Research at Cisco

Next Generation Web Technologies

Project ID:



Next Generation Web Technologies


Work is underway to standardize the next version of HTTP, HTTP 2.0. In addition, there is heavy interest in JSON and use of RESTful interfaces. In this RFP we are seeking proposals that examine all aspects of HTTP 2.0, useful areas of standardization for JSON, and further exploration of REST.

Full Description:

The current version of HTTP was standardized in 1999. Much has changed since then. While the Internet has grown to over 2.4 billion people, our usage patterns have changed, mobile devices have gotten more powerful, many services have been externalized, and the web has become more social. With all of this in mind, the industry has begun to focus on its first-ever major revision of HTTP. Initial versions include multiplexing, prioritization facilities, and compression. Many of the new capabilities have been tried in the past with limited success. A full examination of performance, security, and interoperability should be performed as HTTP 2.0 goes through the standardization process, with an eye towards identifying areas for improvement or clarification. This includes but by no means is limited to proxy interactions, compression analysis, impact on mobile and nomadic computing, and appropriate queuing techniques.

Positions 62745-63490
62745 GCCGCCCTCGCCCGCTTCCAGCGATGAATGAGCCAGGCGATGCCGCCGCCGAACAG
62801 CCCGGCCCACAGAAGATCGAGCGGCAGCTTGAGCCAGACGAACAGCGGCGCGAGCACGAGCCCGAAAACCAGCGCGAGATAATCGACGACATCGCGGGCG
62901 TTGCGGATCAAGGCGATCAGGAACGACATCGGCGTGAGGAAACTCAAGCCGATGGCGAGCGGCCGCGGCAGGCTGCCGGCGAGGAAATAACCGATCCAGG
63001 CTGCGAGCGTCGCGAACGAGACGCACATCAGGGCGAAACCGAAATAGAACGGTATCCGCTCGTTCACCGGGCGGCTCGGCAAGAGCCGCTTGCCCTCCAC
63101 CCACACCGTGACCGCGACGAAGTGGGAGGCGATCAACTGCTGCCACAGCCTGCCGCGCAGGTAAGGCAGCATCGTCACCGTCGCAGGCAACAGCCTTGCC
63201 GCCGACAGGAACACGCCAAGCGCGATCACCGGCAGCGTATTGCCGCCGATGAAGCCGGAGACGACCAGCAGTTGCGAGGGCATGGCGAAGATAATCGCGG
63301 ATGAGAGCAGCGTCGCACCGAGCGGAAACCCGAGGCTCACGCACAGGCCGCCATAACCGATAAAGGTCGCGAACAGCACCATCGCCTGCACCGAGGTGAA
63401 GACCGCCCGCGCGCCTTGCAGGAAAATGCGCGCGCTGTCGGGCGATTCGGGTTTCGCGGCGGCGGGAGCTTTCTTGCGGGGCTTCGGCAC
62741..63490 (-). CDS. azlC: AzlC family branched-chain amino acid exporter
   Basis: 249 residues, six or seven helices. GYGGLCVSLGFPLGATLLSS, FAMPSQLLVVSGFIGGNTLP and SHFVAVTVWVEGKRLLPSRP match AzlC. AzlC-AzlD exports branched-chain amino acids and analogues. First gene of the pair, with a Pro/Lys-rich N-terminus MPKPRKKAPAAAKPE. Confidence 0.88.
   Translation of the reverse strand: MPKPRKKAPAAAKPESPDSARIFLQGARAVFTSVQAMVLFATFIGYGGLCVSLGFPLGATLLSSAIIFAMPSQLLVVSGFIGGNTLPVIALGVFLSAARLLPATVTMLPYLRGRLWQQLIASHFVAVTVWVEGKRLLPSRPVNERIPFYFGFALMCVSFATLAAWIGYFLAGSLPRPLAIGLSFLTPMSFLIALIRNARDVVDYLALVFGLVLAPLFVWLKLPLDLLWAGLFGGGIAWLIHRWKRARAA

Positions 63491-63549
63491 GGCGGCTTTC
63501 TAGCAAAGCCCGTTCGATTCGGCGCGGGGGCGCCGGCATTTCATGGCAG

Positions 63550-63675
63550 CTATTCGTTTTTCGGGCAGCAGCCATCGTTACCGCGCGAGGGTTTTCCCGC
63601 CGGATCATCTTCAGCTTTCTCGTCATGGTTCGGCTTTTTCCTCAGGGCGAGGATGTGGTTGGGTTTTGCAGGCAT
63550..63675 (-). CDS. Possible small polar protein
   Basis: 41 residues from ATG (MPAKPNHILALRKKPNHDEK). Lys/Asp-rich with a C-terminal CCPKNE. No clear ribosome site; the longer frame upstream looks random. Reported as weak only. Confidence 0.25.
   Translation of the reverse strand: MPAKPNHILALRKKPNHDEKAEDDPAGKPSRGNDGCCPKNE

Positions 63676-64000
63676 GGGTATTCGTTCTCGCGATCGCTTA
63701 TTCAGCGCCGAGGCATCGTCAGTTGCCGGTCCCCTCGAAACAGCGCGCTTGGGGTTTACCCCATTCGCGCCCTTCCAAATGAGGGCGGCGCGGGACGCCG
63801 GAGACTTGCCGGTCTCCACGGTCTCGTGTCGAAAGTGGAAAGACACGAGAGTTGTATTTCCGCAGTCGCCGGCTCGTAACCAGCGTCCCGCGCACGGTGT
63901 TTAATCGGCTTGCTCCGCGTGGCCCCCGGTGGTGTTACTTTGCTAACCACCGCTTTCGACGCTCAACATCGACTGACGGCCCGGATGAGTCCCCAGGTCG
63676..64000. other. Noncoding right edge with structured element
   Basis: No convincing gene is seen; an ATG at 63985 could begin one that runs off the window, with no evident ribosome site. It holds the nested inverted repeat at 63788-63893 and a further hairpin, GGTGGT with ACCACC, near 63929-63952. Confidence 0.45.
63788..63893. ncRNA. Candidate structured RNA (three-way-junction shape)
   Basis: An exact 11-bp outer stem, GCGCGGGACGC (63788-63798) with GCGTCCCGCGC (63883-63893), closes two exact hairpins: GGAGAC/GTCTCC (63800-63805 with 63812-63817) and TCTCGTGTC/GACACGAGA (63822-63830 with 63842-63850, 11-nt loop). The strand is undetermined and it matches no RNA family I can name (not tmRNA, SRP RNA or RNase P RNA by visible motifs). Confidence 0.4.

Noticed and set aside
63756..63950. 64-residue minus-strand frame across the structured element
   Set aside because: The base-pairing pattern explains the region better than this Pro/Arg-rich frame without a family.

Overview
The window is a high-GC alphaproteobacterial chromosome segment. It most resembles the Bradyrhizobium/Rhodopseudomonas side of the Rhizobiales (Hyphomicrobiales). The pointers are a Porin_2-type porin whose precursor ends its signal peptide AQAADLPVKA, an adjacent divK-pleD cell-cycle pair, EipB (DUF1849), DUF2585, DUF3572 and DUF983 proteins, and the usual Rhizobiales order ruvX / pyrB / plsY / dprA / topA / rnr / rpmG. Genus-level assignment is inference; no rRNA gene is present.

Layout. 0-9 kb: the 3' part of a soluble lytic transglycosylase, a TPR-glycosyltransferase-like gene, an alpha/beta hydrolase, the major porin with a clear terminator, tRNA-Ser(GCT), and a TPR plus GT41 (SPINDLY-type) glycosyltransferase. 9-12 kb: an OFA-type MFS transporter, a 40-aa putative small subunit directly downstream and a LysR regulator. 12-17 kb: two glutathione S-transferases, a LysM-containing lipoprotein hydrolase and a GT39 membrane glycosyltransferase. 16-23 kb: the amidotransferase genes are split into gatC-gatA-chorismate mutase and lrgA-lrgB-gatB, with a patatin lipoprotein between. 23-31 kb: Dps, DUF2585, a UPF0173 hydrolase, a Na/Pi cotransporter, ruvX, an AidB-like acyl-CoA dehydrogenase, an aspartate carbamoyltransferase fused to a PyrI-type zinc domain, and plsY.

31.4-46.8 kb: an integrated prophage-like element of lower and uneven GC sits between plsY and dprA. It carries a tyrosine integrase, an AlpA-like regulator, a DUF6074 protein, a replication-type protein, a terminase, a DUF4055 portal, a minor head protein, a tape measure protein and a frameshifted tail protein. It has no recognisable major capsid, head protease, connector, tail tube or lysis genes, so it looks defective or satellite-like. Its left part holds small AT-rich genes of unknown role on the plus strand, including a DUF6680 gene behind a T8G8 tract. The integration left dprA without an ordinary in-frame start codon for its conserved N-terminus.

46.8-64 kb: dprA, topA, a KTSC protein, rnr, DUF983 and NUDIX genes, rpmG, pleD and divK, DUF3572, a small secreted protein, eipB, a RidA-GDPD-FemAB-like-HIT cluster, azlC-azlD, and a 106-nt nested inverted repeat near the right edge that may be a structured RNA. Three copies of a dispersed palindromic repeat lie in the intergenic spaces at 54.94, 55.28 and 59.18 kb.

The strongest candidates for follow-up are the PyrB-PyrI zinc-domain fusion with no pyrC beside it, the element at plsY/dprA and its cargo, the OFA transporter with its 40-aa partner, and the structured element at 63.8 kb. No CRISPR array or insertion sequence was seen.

Similarly, the web is becoming considerably more semantic. The acceptance of JSON, when used with RESTful interfaces as a next generation remote procedure and data structuring language has become commonplace. Many different extensions are currently being proposed. Which one of these extensions are generally useful, and which ones might be overly complex? What are the alternatives?

Constraints and other information:

Cisco expects customary scholarly dissemination of results, and hopes that promising results would be made available to the community without limiting licenses, royalties, or other encumbrances.

Proposal submission:

Submit a proposal for this RFP this link will generate a new window

RFPs may be withdrawn as research proposals are funded, or interest in the specific topic is satisfied.
Submissions are batched and reviewed at the beginning of each calendar quarter in January, April, July, and October.

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